Its Mujahideen of Afghan redux. In that case after Soviets left they were directed to Cashmere. In this case the Iraq's Sunni areas are best bet to be engaged. In the end all the puppets and princelets have to fall to create a grand sunni-Islamic revolution. It started with Egypt, Tunasia and failed in Syria but can comeback later. Meanwhile why to idle just take over the Iraq.

We may all be alive to see Ralph peters map coming true.

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Re: West Asia News and Discussions

Postby Singha » 24 Jun 2014 07:49

it is headed in this direction per ralph peters map

Image

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Re: West Asia News and Discussions

Postby Avarachan » 24 Jun 2014 08:14

I think all of this talk about Iraq breaking up is premature. I remember these very same "experts" saying back in 2012 that Assad would fall, Syria would break up, etc. BTW, the Syrian Army (SAA), which has repeatedly whipped the jihadists, is largely Sunni.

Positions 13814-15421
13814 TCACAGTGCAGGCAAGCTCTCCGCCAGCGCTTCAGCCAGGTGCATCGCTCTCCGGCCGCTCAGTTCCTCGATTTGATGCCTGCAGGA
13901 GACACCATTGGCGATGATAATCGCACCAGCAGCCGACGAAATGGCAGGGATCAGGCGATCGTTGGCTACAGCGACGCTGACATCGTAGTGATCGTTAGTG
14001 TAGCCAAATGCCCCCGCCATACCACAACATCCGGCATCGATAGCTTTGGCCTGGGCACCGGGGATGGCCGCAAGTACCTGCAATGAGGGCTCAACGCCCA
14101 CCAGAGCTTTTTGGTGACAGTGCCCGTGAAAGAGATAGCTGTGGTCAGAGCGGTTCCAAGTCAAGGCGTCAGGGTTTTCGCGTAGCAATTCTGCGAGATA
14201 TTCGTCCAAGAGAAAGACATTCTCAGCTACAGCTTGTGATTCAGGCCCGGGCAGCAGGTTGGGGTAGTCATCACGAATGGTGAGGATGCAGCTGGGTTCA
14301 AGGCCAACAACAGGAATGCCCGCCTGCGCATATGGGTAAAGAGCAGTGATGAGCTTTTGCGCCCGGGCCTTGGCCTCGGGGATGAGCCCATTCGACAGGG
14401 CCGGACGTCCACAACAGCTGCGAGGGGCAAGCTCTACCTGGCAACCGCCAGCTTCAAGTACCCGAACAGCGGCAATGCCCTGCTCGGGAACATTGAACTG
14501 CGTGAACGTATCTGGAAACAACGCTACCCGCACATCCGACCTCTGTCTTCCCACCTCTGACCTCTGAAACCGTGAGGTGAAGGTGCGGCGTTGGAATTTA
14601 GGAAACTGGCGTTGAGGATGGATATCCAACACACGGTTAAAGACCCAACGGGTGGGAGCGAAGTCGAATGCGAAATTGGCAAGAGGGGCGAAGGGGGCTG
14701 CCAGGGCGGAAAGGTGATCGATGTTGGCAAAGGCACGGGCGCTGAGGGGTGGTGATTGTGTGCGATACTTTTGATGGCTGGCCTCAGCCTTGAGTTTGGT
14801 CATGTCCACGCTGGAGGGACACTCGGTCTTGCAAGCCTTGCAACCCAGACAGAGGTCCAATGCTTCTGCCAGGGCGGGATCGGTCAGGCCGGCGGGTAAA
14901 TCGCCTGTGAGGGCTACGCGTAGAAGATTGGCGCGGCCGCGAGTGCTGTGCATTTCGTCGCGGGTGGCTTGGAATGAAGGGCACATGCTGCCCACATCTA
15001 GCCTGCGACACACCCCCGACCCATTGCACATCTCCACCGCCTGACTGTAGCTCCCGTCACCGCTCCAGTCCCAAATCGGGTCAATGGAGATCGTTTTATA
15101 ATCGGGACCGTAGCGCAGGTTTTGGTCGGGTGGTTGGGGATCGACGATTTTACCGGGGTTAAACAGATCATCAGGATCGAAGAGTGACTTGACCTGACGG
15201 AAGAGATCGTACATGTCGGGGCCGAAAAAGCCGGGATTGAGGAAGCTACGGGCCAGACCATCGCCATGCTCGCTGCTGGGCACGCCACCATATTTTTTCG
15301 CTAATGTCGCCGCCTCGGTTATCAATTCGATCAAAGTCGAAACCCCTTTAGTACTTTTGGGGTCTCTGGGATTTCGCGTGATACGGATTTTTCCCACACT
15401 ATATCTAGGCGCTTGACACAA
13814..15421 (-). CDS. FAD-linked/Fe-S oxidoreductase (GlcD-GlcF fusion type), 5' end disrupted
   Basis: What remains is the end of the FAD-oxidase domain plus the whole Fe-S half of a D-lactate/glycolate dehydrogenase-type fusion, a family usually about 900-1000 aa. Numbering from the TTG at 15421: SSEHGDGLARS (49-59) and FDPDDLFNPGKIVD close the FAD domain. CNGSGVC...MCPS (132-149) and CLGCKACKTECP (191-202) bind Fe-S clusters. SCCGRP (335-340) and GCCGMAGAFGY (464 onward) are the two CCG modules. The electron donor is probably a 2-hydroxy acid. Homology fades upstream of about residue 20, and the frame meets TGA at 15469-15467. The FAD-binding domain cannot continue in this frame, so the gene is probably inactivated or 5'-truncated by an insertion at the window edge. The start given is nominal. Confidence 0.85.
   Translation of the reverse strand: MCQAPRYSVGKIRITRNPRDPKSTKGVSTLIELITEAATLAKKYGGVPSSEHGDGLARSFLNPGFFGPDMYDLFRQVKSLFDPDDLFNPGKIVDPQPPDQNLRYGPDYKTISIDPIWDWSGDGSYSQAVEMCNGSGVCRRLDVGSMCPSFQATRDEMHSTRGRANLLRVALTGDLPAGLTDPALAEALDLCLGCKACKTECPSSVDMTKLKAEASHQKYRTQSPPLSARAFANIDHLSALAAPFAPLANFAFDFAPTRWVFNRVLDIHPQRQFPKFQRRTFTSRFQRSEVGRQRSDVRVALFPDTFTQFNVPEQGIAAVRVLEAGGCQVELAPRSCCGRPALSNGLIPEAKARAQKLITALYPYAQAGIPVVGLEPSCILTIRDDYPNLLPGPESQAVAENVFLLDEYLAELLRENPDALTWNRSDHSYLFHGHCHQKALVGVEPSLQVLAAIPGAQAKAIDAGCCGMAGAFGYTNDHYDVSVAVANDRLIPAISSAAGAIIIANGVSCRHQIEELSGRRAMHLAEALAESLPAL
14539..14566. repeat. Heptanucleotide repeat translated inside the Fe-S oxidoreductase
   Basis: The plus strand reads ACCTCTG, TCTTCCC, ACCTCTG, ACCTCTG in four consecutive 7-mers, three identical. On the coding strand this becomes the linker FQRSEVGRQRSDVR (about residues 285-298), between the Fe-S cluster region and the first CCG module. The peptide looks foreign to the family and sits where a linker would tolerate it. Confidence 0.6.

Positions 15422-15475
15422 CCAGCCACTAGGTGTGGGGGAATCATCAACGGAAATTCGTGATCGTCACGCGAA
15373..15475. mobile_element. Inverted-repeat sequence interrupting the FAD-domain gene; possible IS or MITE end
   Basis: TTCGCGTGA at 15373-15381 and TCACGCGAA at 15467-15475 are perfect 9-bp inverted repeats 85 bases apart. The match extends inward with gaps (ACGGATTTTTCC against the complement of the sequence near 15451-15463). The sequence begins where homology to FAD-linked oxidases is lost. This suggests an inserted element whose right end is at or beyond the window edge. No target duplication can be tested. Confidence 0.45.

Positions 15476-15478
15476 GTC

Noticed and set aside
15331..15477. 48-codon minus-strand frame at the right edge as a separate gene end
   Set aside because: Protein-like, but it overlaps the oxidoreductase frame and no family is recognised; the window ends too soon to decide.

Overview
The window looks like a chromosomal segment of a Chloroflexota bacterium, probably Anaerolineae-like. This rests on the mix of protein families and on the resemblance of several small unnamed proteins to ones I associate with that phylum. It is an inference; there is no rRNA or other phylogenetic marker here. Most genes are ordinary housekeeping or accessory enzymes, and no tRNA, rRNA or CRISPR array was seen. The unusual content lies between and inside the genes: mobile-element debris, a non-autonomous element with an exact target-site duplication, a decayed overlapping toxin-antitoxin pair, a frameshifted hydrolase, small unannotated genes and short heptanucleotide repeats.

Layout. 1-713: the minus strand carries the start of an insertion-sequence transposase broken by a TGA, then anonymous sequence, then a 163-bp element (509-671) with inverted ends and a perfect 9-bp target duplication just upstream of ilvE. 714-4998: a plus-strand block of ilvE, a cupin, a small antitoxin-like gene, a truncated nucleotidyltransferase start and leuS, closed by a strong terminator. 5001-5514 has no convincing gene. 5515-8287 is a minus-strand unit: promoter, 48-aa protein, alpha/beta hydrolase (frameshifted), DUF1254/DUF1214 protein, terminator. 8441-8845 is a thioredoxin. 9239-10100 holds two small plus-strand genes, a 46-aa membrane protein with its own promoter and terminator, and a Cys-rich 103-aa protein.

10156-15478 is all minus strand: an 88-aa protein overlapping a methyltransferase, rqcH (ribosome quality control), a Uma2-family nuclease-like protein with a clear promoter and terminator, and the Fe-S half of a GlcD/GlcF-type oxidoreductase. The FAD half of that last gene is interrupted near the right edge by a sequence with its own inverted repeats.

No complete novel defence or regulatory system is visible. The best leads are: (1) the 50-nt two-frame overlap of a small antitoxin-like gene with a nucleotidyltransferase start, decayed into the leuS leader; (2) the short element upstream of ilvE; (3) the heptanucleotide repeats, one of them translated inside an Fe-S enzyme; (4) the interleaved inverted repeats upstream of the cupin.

I recommend reading "Syrian Perspective." www.syrianperspective.com
I don't care for the editor's sense of humor, but he's been proven right repeatedly over the past two years.

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Re: West Asia News and Discussions

Postby Philip » 24 Jun 2014 09:58

Calls for Tony B.Liar to quit as ME Peace envoy,thanks to his catastrophic legacy as co-architect of this global mil-diplomatic-humanitarian catastrophe. In fact BLiar should be put on trial at the Hague as a war criminal.

Diplomats call on Tony Blair to quit as Middle East peace envoy over Iraq legacy
http://www.independent.co.uk/news/world ... 58299.html

Tony Blair is facing calls to step down from his role as Middle East envoy after a scathing letter signed by former British ambassadors and politicians that accuses him of trying to “absolve himself” of responsibility for the crisis in Iraq.

Kunal Dutta Monday 23 June 2014

The letter, with signatories including his former ambassador to Iran Sir Richard Dalton and former London Mayor Ken Livingstone – comes weeks after he published an essay in which he claimed that the 2003 invasion was not to blame for the current crisis.